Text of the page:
The airline with the best average rating is Air Saint Pierre with 8.2/10.
The average flight time is 2 hours and 35 minutes.More information
Have you ever heard of Saint Pierre and Miquelon? It’s located only 25 kms from Newfoundland in Canada but 4300 kms from Paris yet it’s as France as mainland France. Its small population of 6000 is as French as those in Europe. The same French is spoken as in Normandy or Brittany and not like in Quebec. Most houses, about half of the cars and the climate make you think you’re in Canada but you’re not. It’s a unique place that very few people have ever heard of.
There are not many ways to get to Saint Pierre and Miquelon. You can take the ferry from Fortune, Newfoundland in Canada – crossing time is only 90 minutes but flying is more fun. Air Saint-Pierre is a small airline with only three aircrafts: two ATR42s and one C406. Direct flights include Halifax three times a week, St John’s twice a week, Montreal once or twice a week, Magdalen Island twice a week only in summer, and, using a chartered plane, Paris once a week in summer. The two islands of Saint-Pierre and Miquelon are connected by about 22 flights a week by a small C406 (see my next flight report).
Flying to Saint Pierre is not cheap. The price of a one-way flight from Halifax is 261.72 € for a distance of 600 km and a flight time of 1 hour and 15 minutes.
Halifax airport is quite far from downtown. It takes at least 30 minutes by Uber on the highway.
The airport is divided into three parts: Domestic flights, US flights and International flights.
Halifax airport has many flights every day. Most of them are domestic flights.
The airport’ website puts direct destinations into four categories (Canada, Sun destinations, US and Europe) and Saint Pierre falls into the last one – it’s quite odd.
There were two check-in desks for Air Saint-Pierre.
There was only one passenger in front of me. The agent immediately asked me: français ou anglais ? Check-in didn’t take more than a few minutes. I usually prefer aisle seats but I this time asked for a window seat on the left side.
I had to sign a document that I didn’t have covid – not for the airline but for the Canadian authorities.
Halifax is most likely the only airport in the world where you can buy lobster – alive or dead.
Security was quick. All staff were friendly and greeted passengers by saying “Hello bonjour”.
It’s not easy to get a good meal at most airports but I had an excellent salmon bowl here:
Boarding was at the end of the terminal at the commuter aircraft gate.
Boarding started shortly after 12 o’clock.
We walked to this beautiful ATR42-600, registration number F-ORLB, built in 2020.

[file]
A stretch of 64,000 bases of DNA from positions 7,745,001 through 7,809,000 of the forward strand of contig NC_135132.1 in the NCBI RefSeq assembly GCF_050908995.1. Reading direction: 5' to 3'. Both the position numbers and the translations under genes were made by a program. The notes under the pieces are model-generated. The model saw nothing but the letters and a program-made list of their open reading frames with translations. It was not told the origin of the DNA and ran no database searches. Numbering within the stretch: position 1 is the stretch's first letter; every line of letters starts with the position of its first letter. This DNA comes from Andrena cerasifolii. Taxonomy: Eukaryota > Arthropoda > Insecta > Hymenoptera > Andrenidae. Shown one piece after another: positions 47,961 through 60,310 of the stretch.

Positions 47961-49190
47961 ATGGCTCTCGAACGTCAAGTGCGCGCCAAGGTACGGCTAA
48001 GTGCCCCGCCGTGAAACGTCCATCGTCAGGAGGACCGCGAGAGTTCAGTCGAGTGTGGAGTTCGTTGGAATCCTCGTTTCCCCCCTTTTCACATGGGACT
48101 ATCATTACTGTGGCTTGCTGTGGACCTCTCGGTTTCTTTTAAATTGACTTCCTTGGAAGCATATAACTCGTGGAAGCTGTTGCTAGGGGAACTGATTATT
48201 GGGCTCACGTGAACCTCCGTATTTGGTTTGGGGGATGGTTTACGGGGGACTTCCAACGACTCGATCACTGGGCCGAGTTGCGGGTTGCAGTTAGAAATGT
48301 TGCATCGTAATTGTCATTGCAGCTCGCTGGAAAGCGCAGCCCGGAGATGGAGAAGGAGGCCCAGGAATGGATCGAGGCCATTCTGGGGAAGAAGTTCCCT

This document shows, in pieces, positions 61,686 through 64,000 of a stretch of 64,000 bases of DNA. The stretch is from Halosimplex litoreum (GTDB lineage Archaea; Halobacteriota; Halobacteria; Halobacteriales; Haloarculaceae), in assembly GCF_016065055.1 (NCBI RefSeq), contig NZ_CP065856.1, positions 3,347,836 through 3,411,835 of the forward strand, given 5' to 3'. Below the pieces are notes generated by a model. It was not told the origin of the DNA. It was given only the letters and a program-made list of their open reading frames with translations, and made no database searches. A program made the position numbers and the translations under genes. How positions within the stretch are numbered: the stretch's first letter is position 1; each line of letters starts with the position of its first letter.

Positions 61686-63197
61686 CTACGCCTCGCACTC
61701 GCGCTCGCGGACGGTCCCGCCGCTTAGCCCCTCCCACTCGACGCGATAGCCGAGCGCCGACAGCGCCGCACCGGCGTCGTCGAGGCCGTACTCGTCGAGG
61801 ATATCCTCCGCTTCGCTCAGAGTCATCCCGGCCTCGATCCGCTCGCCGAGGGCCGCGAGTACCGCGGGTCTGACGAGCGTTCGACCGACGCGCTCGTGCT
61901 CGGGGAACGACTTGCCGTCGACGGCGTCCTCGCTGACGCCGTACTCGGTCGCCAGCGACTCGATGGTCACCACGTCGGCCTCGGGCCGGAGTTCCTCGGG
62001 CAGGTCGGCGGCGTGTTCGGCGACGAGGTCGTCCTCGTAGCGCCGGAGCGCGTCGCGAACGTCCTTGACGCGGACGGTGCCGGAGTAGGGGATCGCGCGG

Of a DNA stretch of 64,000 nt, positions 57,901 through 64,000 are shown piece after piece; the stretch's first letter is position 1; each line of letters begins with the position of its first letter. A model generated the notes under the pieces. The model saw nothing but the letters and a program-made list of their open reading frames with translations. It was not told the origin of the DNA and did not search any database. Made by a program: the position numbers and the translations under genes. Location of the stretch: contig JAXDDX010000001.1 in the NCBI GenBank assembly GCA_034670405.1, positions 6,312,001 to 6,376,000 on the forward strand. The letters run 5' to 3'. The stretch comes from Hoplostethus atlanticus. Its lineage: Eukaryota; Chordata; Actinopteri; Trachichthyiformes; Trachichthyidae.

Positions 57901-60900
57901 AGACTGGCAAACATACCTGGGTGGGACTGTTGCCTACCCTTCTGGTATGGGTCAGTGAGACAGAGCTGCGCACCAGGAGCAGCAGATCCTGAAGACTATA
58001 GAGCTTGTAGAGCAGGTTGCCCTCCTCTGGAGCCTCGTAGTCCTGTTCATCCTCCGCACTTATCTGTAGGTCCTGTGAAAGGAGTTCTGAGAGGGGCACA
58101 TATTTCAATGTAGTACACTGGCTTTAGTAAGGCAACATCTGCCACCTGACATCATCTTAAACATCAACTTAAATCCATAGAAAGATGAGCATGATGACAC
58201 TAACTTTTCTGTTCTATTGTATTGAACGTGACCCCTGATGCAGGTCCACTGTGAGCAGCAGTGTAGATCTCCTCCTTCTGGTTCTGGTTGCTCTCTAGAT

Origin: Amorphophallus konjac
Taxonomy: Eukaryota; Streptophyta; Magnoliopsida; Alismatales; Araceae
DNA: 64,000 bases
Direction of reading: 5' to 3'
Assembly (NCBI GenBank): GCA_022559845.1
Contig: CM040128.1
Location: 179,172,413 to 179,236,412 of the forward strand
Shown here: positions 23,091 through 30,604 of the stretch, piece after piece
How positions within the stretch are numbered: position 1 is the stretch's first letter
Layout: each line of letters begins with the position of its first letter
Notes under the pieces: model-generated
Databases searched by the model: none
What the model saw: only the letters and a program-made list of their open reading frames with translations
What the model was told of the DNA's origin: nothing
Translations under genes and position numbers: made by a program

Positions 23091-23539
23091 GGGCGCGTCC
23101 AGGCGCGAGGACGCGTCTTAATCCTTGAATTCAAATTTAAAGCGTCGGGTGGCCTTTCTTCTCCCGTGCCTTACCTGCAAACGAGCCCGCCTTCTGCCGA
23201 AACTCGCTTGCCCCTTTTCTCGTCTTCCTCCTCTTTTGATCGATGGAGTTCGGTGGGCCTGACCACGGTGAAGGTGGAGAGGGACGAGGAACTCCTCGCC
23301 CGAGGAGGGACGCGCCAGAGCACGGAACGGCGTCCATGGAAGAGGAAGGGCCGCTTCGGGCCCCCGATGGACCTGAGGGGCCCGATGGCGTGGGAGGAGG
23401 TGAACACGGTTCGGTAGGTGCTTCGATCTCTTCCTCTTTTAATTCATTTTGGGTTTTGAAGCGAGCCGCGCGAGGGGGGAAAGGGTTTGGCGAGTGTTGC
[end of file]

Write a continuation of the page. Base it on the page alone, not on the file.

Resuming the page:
“You can remove your mask, it’s a French airplane”, said (in French) the flight attendant to the boarding passengers.
The plane is obviously in very good condition. There are 11 rows in a 2+2 configuration plus a 12th row with only two seats on the left side so there are a total of 46 seats.
Legroom is excellent for an ATR.
The view towards the front of the cabin.
Individual air vents.
The safety instructions.
The load was about 50% with 27 passengers.
An expected flight time of 1 hour and 15 minutes and a cruising altitude of 21,000 feet was announced.
Push-back was at 12.24 and take-off at 12.30 from runway 23 for a scheduled departure time of 13.00. It’s not very common that a plane leaves 30 minutes ahead of schedule.
The view during taxi:
The airport seen from the plane after take-off.
Onboard service includes water, coffee, apple juice and orange juice.
The Strait of Canso that separates the Nova Scotia peninsula and Cape Breton Island.
Sydney is somewhere on this photo. Yes, Sydney, Nova Scotia is the place where passengers bound for Sydney, Australia sometimes end up when booking the wrong flights.
Saint Pierre Airport and Saint Pierre town.
Turning to base leg.
We landed at Saint Pierre on runway 08 at 14.45 for a scheduled arrival time of 15.15.
Leaving the runway.
You can spot one third of Air Saint-Pierre’s fleet on this photo.
You can spot the remaining last one third of Air Saint-Pierre’s fleet here.
The cabin after most passengers disembarked.
This C406 is for tomorrow.
Passport control was quick. The airport is small and easy-to-use.
None of the three taxis on the island were waiting at the airport but the employee of the tourist office called one for me.
As mentioned above Saint Pierre and Miquelon is part of France. This is the Hôtel du Territoire – not a hotel but the offices of the islands’ administration.
Fishing was the main activity until it collapsed in 1992.
Downtown Saint Pierre on a sunny afternoon.
The Musée Héritage is excellent. The bottles date from around 1919 when Saint Pierre was a hub for bootlegging during Prohibition.
Guns and a lighthouse.
I loved this flight.